Senator Leahy’s opening statement leads with the race card, decrying a past in which minority nominees were asked unfair questions during confirmation hearings. Notably, he highlighted assertions about the so-called “Jewish mind” that were made during the confirmation hearings of Justice Brandeis, and suggested in conclusion that we should be beyond that. Indeed we should, but regrettably, it is Judge Sotomayor who has made statements like this. In her infamous La Raza speech, she endorsed the idea of physiological differences in reasoning, stating:
* “Whether born from experience or inherent physiological or cultural differences . . . our gender and national origins may and will make a difference in our judging.”
* “I wonder whether by ignoring our differences as women or men of color we do a disservice both to the law and society. Whatever the reasons why we may have different perspectives, either as some theorists suggest because of our cultural experiences or as others postulate because we have basic differences in logic and reasoning, are in many respects a small part of a larger practical question we as women and minority judges in society in general must address.” (emphasis added)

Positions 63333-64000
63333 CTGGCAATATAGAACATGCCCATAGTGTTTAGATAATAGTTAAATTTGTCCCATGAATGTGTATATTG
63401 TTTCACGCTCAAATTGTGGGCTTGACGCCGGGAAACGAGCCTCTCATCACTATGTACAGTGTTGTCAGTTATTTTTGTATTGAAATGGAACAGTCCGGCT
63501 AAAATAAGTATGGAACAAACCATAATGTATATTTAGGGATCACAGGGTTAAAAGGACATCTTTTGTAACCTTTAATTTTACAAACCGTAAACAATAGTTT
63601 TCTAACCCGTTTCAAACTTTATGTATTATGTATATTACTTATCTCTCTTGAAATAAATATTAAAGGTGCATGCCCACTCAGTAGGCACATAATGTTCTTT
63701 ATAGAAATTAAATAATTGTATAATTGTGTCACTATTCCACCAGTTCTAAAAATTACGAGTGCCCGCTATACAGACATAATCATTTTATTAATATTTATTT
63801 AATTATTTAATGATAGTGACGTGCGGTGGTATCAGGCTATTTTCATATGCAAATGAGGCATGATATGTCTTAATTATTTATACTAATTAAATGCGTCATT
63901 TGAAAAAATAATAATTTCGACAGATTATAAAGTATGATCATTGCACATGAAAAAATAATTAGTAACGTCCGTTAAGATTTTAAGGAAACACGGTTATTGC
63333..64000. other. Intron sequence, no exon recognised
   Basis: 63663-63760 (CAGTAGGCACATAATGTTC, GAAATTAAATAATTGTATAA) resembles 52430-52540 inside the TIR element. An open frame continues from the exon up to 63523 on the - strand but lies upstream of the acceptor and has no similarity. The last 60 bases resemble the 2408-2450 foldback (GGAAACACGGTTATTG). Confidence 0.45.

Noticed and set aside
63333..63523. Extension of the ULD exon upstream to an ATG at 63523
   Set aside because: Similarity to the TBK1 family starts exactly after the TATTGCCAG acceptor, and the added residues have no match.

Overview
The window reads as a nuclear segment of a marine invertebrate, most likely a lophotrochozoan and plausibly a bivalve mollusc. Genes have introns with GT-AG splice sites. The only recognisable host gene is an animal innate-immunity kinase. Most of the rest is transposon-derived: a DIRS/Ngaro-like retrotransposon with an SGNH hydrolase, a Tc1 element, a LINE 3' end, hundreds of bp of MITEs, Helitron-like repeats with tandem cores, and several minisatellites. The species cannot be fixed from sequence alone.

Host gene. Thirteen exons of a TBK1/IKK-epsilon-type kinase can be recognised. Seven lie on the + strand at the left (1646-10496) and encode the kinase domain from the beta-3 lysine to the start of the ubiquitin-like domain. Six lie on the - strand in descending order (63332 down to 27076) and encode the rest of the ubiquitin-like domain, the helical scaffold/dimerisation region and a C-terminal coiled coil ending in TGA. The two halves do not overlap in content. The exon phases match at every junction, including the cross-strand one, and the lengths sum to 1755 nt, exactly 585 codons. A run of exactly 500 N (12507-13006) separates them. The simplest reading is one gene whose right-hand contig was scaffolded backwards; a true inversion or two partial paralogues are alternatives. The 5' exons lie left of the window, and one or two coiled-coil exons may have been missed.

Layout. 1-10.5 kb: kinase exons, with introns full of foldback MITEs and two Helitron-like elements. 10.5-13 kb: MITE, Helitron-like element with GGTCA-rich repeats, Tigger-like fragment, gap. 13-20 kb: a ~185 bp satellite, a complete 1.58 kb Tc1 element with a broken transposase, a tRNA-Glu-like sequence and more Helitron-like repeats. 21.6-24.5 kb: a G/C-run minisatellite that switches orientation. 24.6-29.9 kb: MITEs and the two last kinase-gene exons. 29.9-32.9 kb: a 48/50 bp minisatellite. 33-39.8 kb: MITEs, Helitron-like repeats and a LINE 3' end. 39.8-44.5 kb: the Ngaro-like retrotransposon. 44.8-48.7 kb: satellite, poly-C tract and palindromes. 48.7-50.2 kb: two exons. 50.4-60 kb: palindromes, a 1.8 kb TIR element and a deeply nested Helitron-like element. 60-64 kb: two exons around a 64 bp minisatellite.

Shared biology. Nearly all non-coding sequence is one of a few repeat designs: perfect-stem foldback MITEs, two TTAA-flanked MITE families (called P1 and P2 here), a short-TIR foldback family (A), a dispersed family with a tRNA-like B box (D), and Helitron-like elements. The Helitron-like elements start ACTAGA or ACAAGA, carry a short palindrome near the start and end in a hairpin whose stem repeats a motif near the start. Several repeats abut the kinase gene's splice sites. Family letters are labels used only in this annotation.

Contary to Leahy’s suggestion, it isn’t racially insensitive for Senators to ask about these incendiary statements. Rather, taking up Leahy’s theme, we should be beyond the kind of thinking exemplified more by Judge Sotomayor’s statements than by those of a best begotten past that he chose to quote. The Senators need to demand answers as to why Judge Sotomayor apparently is not.